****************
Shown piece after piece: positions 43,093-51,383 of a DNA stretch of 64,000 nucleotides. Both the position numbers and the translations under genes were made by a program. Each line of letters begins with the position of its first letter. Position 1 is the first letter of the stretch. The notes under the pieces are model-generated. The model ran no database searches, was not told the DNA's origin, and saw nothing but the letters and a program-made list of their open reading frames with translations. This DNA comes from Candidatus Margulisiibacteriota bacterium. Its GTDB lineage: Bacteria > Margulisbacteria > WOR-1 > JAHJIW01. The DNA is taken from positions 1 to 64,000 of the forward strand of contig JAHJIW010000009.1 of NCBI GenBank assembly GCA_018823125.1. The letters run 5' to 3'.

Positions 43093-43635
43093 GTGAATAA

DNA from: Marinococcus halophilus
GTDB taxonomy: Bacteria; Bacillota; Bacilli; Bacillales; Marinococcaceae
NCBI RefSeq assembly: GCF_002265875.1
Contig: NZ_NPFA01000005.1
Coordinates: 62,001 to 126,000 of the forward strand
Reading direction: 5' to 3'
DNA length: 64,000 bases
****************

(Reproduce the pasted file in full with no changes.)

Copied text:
Shown piece after piece: positions 43,093-51,383 of a DNA stretch of 64,000 nucleotides. Both the position numbers and the translations under genes were made by a program. Each line of letters begins with the position of its first letter. Position 1 is the first letter of the stretch. The notes under the pieces are model-generated. The model ran no database searches, was not told the DNA's origin, and saw nothing but the letters and a program-made list of their open reading frames with translations. This DNA comes from Candidatus Margulisiibacteriota bacterium. Its GTDB lineage: Bacteria > Margulisbacteria > WOR-1 > JAHJIW01. The DNA is taken from positions 1 to 64,000 of the forward strand of contig JAHJIW010000009.1 of NCBI GenBank assembly GCA_018823125.1. The letters run 5' to 3'.

Positions 43093-43635
43093 GTGAATAA

DNA from: Marinococcus halophilus
GTDB taxonomy: Bacteria; Bacillota; Bacilli; Bacillales; Marinococcaceae
NCBI RefSeq assembly: GCF_002265875.1
Contig: NZ_NPFA01000005.1
Coordinates: 62,001 to 126,000 of the forward strand
Reading direction: 5' to 3'
DNA length: 64,000 bases